Smoke and Mirrors gets lost in the haze

Imagine Dragons delves even deeper into the shallow territory covered in “Night Visions.”

Christian Davis, Writer

“Am I out of touch?” are the first words sung during the opening verse of “Shots,” the first track on Imagine Dragons latest and hopeless opus. Come on people, this has to be a cruel joke. Satire is nowhere in the bands proverbial mission statement, so we have to assume that lead singer Dan Reynolds is earnest here. If not, Imagine Dragons might just be the most meta-band of the 21st century. Honestly, there is not enough here to give them the credit. The Las Vegas quartet’s “Smoke + Mirrors” continues where debut “Night Visions” left off — on a wholly uninspired and commercialist playing field.


You might have heard snippets from the album if you have, well, existed in the past few weeks. The band has major commercial deals with basically every car company, Target, Yahoo!, Live Nation, and other major corporations. Minor footnote here, I don’t use Spotify frequently, and on my first listen of “Smoke + Mirrors” I couldn’t tell when Spotify ads were playing and when it was a song I should be reviewing. Yes, really.

Now, hold your accusations about my supposed animosity towards all things radio friendly. Where recent pop contemporaries Walk the Moon are masters of their craft, Imagine Dragons simply feels like an underprepared apprentice. “Smoke + Mirrors” is a conglomerate of mix-matched ideas, and genre bending has always been the one trope Imagine Dragons has relied on to have any form of relevance. Keep in mind, this is the band that had a mandolin driven single and a dubstep single off their debut. This is supposed to convince us that they are capable of branching out, right?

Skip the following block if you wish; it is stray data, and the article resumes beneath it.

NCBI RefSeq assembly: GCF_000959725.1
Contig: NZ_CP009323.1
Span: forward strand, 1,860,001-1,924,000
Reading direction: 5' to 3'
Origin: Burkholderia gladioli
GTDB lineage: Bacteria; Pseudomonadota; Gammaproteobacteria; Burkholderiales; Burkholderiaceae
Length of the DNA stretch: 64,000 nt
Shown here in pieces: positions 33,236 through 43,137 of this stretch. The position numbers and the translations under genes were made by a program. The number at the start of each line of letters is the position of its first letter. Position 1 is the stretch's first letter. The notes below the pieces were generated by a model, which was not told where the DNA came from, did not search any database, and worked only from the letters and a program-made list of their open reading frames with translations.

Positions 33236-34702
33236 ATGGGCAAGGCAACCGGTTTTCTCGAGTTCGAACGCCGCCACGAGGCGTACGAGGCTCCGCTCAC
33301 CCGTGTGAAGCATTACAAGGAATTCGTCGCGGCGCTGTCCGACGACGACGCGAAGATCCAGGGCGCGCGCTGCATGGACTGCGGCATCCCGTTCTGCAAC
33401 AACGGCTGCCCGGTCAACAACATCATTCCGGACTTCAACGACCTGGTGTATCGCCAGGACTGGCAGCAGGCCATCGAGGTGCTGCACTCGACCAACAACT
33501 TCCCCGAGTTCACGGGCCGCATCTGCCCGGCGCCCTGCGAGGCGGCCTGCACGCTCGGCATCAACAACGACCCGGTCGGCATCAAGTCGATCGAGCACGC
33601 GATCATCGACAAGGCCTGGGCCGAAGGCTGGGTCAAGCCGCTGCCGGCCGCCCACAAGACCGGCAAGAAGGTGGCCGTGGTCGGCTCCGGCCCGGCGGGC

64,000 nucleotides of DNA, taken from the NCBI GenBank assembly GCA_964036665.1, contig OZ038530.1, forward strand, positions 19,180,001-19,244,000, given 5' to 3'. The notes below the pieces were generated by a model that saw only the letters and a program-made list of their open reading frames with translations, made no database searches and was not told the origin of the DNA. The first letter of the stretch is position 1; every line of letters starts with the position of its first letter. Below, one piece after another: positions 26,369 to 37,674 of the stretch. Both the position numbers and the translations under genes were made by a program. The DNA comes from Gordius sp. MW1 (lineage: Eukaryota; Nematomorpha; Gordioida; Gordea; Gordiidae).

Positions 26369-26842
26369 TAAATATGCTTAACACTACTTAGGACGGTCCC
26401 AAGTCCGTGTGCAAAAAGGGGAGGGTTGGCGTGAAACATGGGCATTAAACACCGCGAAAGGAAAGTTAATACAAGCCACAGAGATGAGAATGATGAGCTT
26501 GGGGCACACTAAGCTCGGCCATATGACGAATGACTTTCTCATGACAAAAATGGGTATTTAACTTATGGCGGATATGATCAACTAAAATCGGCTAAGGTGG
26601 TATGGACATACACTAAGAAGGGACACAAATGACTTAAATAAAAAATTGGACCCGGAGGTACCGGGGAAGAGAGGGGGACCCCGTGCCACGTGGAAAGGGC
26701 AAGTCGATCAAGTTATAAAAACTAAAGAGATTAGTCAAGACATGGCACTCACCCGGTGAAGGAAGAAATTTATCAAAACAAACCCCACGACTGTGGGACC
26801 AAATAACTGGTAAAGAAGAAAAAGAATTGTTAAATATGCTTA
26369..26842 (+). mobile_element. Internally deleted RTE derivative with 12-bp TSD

Not quite. “I Bet My Life” is a haphazard attempt to capitalize on The Lion King intro that came 21 years too late. Hey, at least the Mumford boys were able to capture some sort of emotional pathos in their bombastic choruses. Four white Englishmen belting Shakespeare quotes just makes more sense to me than four white dudes from Las Vegas attempting to channel Rafiki. “Polaroid” would sound more at home at some sort of twisted childrens summer camp, with arguably one of the most throwaway lyrical hooks of all time. “Love is a polaroid” doesn’t even belong on my girlfriend’s Pinterest board.


“It Comes Back to You” actually started with some degree of promise, albeit the bands Coldplay fangirling comes off a bit strong. I, much to my own chagrin, found myself enjoying the track until Reynolds sings “All the things that I could be / I think I learned in therapy,” a terrifyingly simple, and frankly a bit too personal bit of lyricism from a band who got famous singing about some sort of radioactive zombie apocalypse. “Smoke + Mirrors” left me the same way the boys’ hometown of Las Vegas leaves most people — desperately trying to forget what just happened.

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